There’s a half-joke I like to say to people who I feel would be comfortable enough to hear it from me that part of the reason I’m an atheist is because the idea of an eternal afterlife scares the hell out of me. Even if there is a heaven, and I get to go there, I think I’d prefer to just stop existing at some point – to sleep, “and by a sleep, to say we end the heart-ache, and the thousand natural shocks that Flesh is heir to.” When I’m done, I want to be done. However long I’ll live will have been enough and I’d just want to not. And there have been times in my life when – to put it gently – I have wanted to make that time sooner rather than later.
I left the theater for A Wrinkle in Time with my face wet from tears of joy that started from basically the first scene of the movie. Ava DuVernay and her cast and crew, working off Jennifer Lee and Jeff Stockwell’s screenplay based on Madeleine L’Engle’s novel, have created a cinematic miracle so full of sincerity, imagination, and love that it will either eliminate every last ounce of cynicism in your system, or provoke an almost allergic reaction. And going by its Rotten Tomatoes score, I don’t think a large commercial film has been so misunderstood since the Wachowski’s Speed Racer, which also used heavily computer generated aesthetics to tell a story of a young person with a galaxy of potential inside of them waiting to blossom.
They say the only difference between comedy and tragedy is time, but they never specified how much time. Twenty-two years passed between Hitler’s suicide and Mel Brooks’ The Producers; but these days we’re finding out we can laugh at Trump while he’s ordering ICE to break-up families and intern innocent people for being from the “wrong” countries. I’m personally unsure whether or not its healthy that we can find the humor in the tragedy of incompetent and world-threatening leadership. But, if there’s one person who can reveal the humor in even the darkest of political circumstances, it is Armando Iannucci; creator of In the Loop, The Thick of It, and Veep; who brings his razor-sharp satirical wit to his latest feature, The Death of Stalin.
One of my most deeply held political beliefs is that there are no good rich people. That isn’t to say that people with money are incapable of doing good things, or that rich people are actively engaged in doing evil; rather, that for anyone to accumulate enough wealth to be considered wealthy, they almost necessarily have had to do so through exploitation of others, and always necessarily aren’t spending that money on the public good.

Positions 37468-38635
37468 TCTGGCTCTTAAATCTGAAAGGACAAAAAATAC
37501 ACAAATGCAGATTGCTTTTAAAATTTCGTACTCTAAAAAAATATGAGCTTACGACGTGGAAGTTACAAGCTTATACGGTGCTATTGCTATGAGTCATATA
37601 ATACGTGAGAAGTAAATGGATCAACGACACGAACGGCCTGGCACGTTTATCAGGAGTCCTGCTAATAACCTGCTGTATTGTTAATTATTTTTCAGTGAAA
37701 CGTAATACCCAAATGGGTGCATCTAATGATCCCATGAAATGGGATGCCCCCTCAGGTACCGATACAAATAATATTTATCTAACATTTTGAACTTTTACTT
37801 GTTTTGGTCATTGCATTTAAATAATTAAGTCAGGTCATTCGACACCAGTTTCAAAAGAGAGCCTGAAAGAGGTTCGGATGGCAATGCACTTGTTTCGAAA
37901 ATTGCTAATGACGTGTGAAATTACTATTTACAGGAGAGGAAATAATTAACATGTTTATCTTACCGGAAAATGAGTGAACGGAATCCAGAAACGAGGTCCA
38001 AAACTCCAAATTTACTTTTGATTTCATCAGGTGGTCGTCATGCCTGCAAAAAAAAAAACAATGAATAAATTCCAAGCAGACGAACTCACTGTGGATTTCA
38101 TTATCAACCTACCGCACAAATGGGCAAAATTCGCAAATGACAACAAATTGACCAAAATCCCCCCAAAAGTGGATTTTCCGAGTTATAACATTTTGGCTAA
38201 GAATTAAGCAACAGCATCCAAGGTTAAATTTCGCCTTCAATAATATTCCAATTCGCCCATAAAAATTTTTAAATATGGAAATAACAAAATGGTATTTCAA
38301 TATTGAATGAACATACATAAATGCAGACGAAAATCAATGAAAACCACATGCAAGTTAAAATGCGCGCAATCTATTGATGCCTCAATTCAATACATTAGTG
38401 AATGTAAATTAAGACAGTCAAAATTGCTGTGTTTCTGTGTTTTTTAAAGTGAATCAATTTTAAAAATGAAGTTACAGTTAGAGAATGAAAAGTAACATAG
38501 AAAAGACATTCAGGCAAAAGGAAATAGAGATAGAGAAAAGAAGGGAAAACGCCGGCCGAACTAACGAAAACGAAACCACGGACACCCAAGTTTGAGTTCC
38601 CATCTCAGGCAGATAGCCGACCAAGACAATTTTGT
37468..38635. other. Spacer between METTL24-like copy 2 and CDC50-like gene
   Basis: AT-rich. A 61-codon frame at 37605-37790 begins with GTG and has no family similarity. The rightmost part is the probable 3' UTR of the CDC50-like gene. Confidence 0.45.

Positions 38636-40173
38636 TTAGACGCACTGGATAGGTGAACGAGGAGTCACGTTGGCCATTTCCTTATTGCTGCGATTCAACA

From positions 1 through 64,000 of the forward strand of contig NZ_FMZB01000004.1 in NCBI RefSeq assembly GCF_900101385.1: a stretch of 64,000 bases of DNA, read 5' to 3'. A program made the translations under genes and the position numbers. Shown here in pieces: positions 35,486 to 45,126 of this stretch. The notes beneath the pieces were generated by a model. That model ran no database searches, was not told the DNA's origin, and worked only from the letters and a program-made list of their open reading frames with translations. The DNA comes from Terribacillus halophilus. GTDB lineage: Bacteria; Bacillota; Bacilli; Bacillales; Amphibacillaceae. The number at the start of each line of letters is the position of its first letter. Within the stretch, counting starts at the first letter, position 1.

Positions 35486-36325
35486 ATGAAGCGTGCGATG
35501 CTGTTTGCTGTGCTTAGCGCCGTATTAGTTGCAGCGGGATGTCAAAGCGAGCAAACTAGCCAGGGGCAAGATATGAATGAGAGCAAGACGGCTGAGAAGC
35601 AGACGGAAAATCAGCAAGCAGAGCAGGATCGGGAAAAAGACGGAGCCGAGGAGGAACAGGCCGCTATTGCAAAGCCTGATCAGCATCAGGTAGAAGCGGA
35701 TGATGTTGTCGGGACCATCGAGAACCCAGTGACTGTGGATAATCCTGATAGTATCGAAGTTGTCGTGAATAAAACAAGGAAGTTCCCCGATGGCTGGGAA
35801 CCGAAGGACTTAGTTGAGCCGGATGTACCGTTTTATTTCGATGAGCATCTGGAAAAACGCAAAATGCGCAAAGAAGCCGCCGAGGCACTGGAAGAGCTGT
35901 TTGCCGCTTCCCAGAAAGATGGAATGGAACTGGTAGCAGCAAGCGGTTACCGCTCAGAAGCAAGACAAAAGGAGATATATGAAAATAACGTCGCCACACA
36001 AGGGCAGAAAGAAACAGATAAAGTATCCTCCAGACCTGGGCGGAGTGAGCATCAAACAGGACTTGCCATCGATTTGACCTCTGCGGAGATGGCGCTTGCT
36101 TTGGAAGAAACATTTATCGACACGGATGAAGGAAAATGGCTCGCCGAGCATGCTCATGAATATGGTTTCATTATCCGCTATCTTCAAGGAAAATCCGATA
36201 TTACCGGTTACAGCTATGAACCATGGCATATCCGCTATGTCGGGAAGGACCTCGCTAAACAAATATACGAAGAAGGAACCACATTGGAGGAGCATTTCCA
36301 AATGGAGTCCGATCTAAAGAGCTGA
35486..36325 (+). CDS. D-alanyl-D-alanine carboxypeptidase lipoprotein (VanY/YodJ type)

Amazing Spider-Man #797
After a few filler issues, Dan Slott begins his final arc of Amazing Spider-Man capping off a decade on the series. And he and his art team of Stuart Immonen, Wade Von Grawbadger, and Marte Gracia start it off explosively, with a first-person sequence from the point of view of someone kidnapped by the recently Carnage-infused Norman Osborn, interrogating them about their connection to Spider-Man. It’s a tense sequence, and Osborn comes across as genuinely menacing, especially as Carnage begins to peek through.
It’s an undisputed fact that James Bond is a terrible spy; both as an example of what spies do in the real world, and in-universe. He’s a secret agent who goes around telling everybody his name – and clarifying it to make sure they know it, unnecessarily fraternizes with allies and enemies alike, causes massive collateral damage, racks up massive expenditures on the taxpayer’s dime, has emotional and physical addictions that compromise his abilities, and wields his licence to kill with reckless abandon. James Bond is also the central player in one of film’s most enduringly fun action franchises, and his adventures have had a greater influence on the popular conception of espionage than almost anything else.
All that preface is to say that Red Sparrow is not a James Bond movie, and Dominika Egorova (Jennifer Lawrence) of Red Sparrow is not James Bond, though the movie has left me unsure of how much better a spy she is. And the movie’s opaqueness as to whether an audience is supposed to come away thinking that Dominika is a master of subterfuge and manipulation, or that she’s kinda lucked out in slightly nudging things in a way where her problems solve themselves epitomizes how Red Sparrow stumbles over all the things the movie tries to be about over it’s bloated 140 minute runtime. Red Sparrow is a post-Cold War Cold War slow burn spy thriller that’s also a movie about the state-as-patriarchy where said state teaches a woman how to become empowered by weaponizing her sexuality, but only for state interests. Lie back and think of Russia – for better or worse. And that’s before even getting into the plot!
This panel, from Black Panther #170 is when I realized Ta-Nehisi Coates was running this arc using Dungeons and Dragons logic, and looking through that lens makes the rest of the issue – and the arc – click into place.